“Once you take sports from us, we don’t know anything else.” These distressing words are spoken by star running back Isaiah Wright, but there’s an uncomfortable level of truth to them. As you watch Netflix’s sensational documentary series “Last Chance U,” questions arise about college football. Some are uncomfortable, some are more thought provoking. Some are depressing and make the audience question how a big time junior college team exists in a town with less than 10,000 people. Simply put, there are few docu-series on television today that reach the heights of “Last Chance U,” and it is a much-watch for college football fanatics and general audiences alike.
“Last Chance U” follows the controversial football team at East Mississippi Community College. The team is best known for its willingness to take extremely talented athletes, despite character flaws from its primary players. In the past, the college has rehabilitated players and pushed them to become college and professional stars. Some of its storied alumni include LeGarrette Blount, Quinton Dial, and Chad Kelly. These are players who left previous teams due to drugs, academic troubles, or simply a lack of effort. Despite this, EMCC and its coach Buddy Stephens have turned players around and made them superstars. Colleges throughout the southeast, including Alabama, Auburn, and Texas Tech recruit from EMCC, and give a second opportunity to these players.
The stories and narratives of the players are just part of what makes “Last Chance U” so compelling. That said, the below-the-line accomplishments are incredible. The sound design makes you feel like you’re in the game at its best moments. The cinematography captures moments in the game that the players may not even be aware of. The video quality is crisp and makes you wonder how SportsCenter has grainy video of their games at times. The editing builds anxiety throughout games. It is spectacularly pieced together and helps the multitudes of story work in only eight episodes.
What makes the series so fascinating is the unflinching view that the documentary crew takes when developing the series. There are heroes and villains like any reality series, but this one is aware of the problematic nature of idolizing its subjects. This season features former Florida State quarterback De’Andre Johnson, who came to national prominence after video of him physically assaulting a woman in a bar went viral. The series refuses to shy away from the controversy. The cold open for the second episode is the viral video and the controversy that follows. Accompanying his workouts, there are local commentators who criticize EMCC for taking him on. Stephens provides a justification for why a program would still be interested in a player like Johnson.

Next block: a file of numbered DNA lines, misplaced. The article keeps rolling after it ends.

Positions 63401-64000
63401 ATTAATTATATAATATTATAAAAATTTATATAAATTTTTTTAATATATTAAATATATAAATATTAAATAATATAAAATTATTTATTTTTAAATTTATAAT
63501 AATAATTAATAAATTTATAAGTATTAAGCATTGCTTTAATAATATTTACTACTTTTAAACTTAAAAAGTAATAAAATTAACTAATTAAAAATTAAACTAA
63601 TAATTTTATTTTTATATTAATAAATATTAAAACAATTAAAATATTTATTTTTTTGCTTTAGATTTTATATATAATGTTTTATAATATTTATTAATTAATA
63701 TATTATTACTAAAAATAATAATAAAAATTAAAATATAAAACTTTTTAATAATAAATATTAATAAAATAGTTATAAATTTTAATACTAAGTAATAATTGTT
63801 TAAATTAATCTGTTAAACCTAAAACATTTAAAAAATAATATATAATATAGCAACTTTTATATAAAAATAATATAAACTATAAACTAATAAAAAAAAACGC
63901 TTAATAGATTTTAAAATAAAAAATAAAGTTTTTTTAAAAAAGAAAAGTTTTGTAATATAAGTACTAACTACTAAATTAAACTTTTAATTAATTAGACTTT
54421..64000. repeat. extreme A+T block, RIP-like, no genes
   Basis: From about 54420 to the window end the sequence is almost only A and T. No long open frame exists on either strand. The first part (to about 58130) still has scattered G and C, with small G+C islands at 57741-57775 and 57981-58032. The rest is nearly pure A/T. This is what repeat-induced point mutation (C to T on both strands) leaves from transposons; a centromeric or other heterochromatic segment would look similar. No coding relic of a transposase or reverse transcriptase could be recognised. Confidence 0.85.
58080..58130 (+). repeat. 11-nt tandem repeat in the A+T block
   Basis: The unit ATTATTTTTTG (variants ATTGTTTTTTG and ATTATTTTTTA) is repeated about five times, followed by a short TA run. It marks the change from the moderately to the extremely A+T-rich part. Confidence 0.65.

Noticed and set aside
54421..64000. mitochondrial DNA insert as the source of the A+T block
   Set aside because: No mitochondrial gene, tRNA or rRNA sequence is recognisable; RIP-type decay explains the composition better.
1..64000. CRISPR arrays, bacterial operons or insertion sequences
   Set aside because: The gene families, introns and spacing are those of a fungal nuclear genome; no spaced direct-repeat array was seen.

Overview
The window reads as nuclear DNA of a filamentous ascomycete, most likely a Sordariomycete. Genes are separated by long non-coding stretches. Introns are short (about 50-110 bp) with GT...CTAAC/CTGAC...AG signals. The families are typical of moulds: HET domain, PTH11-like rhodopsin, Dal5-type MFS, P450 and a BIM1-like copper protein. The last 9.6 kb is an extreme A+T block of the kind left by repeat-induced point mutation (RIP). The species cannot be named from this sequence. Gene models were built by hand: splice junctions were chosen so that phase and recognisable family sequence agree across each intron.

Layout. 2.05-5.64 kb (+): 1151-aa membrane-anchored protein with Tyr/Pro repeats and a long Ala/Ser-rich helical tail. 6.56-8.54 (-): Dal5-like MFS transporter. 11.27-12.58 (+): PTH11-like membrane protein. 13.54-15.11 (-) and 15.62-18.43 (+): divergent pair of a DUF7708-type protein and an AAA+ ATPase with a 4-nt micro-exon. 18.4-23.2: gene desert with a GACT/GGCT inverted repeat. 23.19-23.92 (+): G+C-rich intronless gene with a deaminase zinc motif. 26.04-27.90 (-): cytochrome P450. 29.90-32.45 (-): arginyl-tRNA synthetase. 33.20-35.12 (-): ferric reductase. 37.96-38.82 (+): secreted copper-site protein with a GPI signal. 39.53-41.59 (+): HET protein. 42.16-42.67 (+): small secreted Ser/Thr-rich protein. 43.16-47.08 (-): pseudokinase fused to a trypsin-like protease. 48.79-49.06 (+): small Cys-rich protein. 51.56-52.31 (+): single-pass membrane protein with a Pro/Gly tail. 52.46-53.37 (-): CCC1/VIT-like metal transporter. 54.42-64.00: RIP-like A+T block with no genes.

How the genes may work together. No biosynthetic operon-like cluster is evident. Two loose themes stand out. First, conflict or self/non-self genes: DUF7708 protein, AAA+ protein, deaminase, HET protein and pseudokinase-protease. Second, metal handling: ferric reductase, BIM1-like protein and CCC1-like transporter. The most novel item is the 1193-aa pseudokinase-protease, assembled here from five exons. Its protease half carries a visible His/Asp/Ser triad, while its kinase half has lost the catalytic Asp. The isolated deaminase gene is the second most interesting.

There are times that Johnson comes off as the hero of the season. However, his issues are never forgotten by the editors and directors. The question of whether or not Johnson should be allowed to play football is brought up. However, the show does not seem interested in answering this question. Instead, the audience is given the pieces to make the decision for themselves. This is a wise move, as it allows the audience to attach their own opinions to the footage shown.
One of the best aspects of the series is that no narration is provided by the crew. There are no Liev Schreibers or Jon Hamms to contextualize these players. Instead, they edit together pure footage from games, coaches, and players to build the story. You hear the players openly discuss drug use and trying to break their addictions. Players deal with horrific family tragedies, and the series follows them closely. Each of these clips and stories could serve as a spotlight on College Gameday, and be more emotionally affecting than you may be prepared for. The personalities of the players are big, and you will undeniably be drawn to their stories of redemption.
There is no doubt that the most harrowing story belongs to Isaiah Wright. There may be no player that you want to root for more, and it makes his story this season more challenging. Wright emerged as a superstar in season one of the series and is one of a few holdovers to also play a big role in season two. He is so talented that a layman would identify him as one of the greatest athletes in the game. He is a positive and good kid whose background is one of the hardest stories to watch yet. By watching Wright’s story unfold this season, you will at once believe in why college athletics is important for these players, and simultaneously hate the system in place.
Perhaps the most incredible moment in the first few episodes occurs after Wright suffers a devastating concussion. Wright is mic’d up, so we hear the sound of his body and head slammed into the ground. As the scene unfolds, players come up to Wright and tell him he needs to get back on the field. Wright utters worrisome sentences while on the sideline, and at one point admits he doesn’t know where he is. The sequence lasts about 10 minutes and shows Wright progress from the initial shock of the moment until he is taken away in an ambulance. It’s an intense sequence that reminds you of the brutality of the game.
Simply put, “Last Chance U” is one of the superior sports documentaries on television today. It is “Hoop Dreams” set in 2016. The show deserves the spotlight it has received in college football circles. In reality, it is one the strongest docu-series on TV today. The drama that surrounds the show is palpable and shines a light on the positives and negatives of college football. Each game feels like a premier sports movie that surpasses “Friday Night Lights” and other football films. Lingering over the series is the fact that these players need these opportunities to potentially succeed in life. That said, what is the cost for these opportunities? While the question is never fully answered, the ride will make you cheer, cry, and eagerly await another season.